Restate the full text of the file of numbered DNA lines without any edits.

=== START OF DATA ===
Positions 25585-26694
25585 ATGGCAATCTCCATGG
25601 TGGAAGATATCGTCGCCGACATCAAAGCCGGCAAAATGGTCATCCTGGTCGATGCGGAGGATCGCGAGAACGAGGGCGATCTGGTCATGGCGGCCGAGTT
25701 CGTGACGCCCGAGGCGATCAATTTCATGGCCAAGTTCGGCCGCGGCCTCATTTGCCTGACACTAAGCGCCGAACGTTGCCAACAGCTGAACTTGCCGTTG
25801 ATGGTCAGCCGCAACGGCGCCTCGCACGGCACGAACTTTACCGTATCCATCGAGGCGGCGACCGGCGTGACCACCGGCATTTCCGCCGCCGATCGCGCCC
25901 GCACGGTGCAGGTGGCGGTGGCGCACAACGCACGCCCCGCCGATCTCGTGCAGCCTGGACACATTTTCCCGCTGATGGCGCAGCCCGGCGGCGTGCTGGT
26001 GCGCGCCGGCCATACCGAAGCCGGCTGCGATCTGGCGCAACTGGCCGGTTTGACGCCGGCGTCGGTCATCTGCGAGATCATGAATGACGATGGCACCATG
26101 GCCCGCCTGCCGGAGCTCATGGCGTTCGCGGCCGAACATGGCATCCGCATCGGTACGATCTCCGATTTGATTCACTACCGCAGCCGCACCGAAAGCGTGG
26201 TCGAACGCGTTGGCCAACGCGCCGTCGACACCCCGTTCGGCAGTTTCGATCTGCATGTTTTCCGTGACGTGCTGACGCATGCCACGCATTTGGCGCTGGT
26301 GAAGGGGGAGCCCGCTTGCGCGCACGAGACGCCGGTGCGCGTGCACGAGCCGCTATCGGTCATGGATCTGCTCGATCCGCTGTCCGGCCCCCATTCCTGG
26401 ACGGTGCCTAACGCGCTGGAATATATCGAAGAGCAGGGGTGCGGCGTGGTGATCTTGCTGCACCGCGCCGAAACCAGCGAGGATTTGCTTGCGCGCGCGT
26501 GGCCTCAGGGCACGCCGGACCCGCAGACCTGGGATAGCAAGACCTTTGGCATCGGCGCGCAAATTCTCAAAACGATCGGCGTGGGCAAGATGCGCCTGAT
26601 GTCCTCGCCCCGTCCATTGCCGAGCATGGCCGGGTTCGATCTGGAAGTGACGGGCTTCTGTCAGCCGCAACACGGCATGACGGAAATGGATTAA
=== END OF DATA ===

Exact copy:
Positions 25585-26694
25585 ATGGCAATCTCCATGG
25601 TGGAAGATATCGTCGCCGACATCAAAGCCGGCAAAATGGTCATCCTGGTCGATGCGGAGGATCGCGAGAACGAGGGCGATCTGGTCATGGCGGCCGAGTT
25701 CGTGACGCCCGAGGCGATCAATTTCATGGCCAAGTTCGGCCGCGGCCTCATTTGCCTGACACTAAGCGCCGAACGTTGCCAACAGCTGAACTTGCCGTTG
25801 ATGGTCAGCCGCAACGGCGCCTCGCACGGCACGAACTTTACCGTATCCATCGAGGCGGCGACCGGCGTGACCACCGGCATTTCCGCCGCCGATCGCGCCC
25901 GCACGGTGCAGGTGGCGGTGGCGCACAACGCACGCCCCGCCGATCTCGTGCAGCCTGGACACATTTTCCCGCTGATGGCGCAGCCCGGCGGCGTGCTGGT
26001 GCGCGCCGGCCATACCGAAGCCGGCTGCGATCTGGCGCAACTGGCCGGTTTGACGCCGGCGTCGGTCATCTGCGAGATCATGAATGACGATGGCACCATG
26101 GCCCGCCTGCCGGAGCTCATGGCGTTCGCGGCCGAACATGGCATCCGCATCGGTACGATCTCCGATTTGATTCACTACCGCAGCCGCACCGAAAGCGTGG
26201 TCGAACGCGTTGGCCAACGCGCCGTCGACACCCCGTTCGGCAGTTTCGATCTGCATGTTTTCCGTGACGTGCTGACGCATGCCACGCATTTGGCGCTGGT
26301 GAAGGGGGAGCCCGCTTGCGCGCACGAGACGCCGGTGCGCGTGCACGAGCCGCTATCGGTCATGGATCTGCTCGATCCGCTGTCCGGCCCCCATTCCTGG
26401 ACGGTGCCTAACGCGCTGGAATATATCGAAGAGCAGGGGTGCGGCGTGGTGATCTTGCTGCACCGCGCCGAAACCAGCGAGGATTTGCTTGCGCGCGCGT
26501 GGCCTCAGGGCACGCCGGACCCGCAGACCTGGGATAGCAAGACCTTTGGCATCGGCGCGCAAATTCTCAAAACGATCGGCGTGGGCAAGATGCGCCTGAT
26601 GTCCTCGCCCCGTCCATTGCCGAGCATGGCCGGGTTCGATCTGGAAGTGACGGGCTTCTGTCAGCCGCAACACGGCATGACGGAAATGGATTAA